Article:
A soft start to India's tryst with drones
Manu Kaushik August 28, 2018
Nearly four years after banning the use of drones - or unmanned aerial vehicles (UAVs) - in the Indian airspace, the government has given a go-ahead for their commercial use. Though their use will be restricted until the government prepares more comprehensive guidelines, drones kicks off a new era where the delivery of goods, monitoring and surveillance is expected to get a major leg-up.
So far, the use cases of drones are restricted to areas like agriculture, forestry, power supply, geographical mapping, defence, e-commerce and film shooting, experts argue that more use cases are going to emerge over a period of time. Considering that civilian drones are fairly new, it seems that India has taken a lead in coming up with its own drone policy.
The drone ecosystem in countries like US and China has been fast evolving. For instance, there's a fight going on between hobbyists and large corporations like Google and Amazon on the usage of drones. Google, which has a drone programme Project Wing, is sceptical of the small-time drone operators as they might interfere with its autonomous delivery systems. Google and Amazon (through its programme Prime Air) are currently doing actual testing of drones for the delivery of payloads.
Much like the Indian guidelines, the US laws restrict the use of drones beyond 400 feet, and the flights outside the vision of an operator on the ground and over humans are not permitted. However, Google has been given some waivers by the nodal agency FAA (Federation of Aviation Administration) to conduct its test flights. China, on the other hand, is working on drones that can carry cargo equivalent of a sports car.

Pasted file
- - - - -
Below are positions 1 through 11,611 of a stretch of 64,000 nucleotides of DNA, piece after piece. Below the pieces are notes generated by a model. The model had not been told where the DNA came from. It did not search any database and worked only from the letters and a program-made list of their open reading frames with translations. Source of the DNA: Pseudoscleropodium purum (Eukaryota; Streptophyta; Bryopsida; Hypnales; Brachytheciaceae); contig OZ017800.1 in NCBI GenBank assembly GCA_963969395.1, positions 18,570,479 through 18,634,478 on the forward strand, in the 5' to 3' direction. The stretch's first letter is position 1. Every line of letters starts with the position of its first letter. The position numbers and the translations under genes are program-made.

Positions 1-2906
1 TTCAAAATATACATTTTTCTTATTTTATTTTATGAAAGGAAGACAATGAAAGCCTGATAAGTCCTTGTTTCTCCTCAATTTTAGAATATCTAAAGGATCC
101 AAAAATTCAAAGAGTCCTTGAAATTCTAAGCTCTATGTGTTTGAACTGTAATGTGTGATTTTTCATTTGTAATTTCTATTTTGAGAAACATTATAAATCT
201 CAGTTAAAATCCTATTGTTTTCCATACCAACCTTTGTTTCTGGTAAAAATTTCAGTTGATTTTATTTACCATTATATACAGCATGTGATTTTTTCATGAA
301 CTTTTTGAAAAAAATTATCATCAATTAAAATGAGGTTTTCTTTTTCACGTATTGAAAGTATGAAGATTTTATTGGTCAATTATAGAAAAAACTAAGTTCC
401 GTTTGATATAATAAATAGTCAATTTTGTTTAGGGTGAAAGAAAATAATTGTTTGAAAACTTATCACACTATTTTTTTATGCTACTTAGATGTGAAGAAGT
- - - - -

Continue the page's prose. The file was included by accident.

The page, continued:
In India, the drone policy presents a huge opportunity for both private and government sectors. For private corporations, especially e-commerce players, the drones can result in efficient delivery of goods in a much shorter time. But as the usage of drones soars, especially this is just a beginning and the government itself is talking about the setting up a task force to deal with more complex subjects related to drones, the potential safety risks also grow manifold.
Last year, Amazon had filed for patents with the Indian authorities for exclusive rights on multi-scale fiducials, black and white marks on any object for the autonomous aerial vehicles to identify them from distances. However, Amazon might have to wait until the task force allows autonomous drones that can fly beyond the visual line-of-sight of the operator.
The policy also mentions about setting up of a one-stop shop - Digital Sky Platform - that is expected to facilitate registration and licensing of drones and operators in addition to giving instant (online) clearances to operators for every flight. This platform will be connected to local police, defence and civilian air traffic controllers to ensure that drones are adhering to safety rules. This means that the government will urgently require manpower with the necessary skills across all these functions to enforce regulations.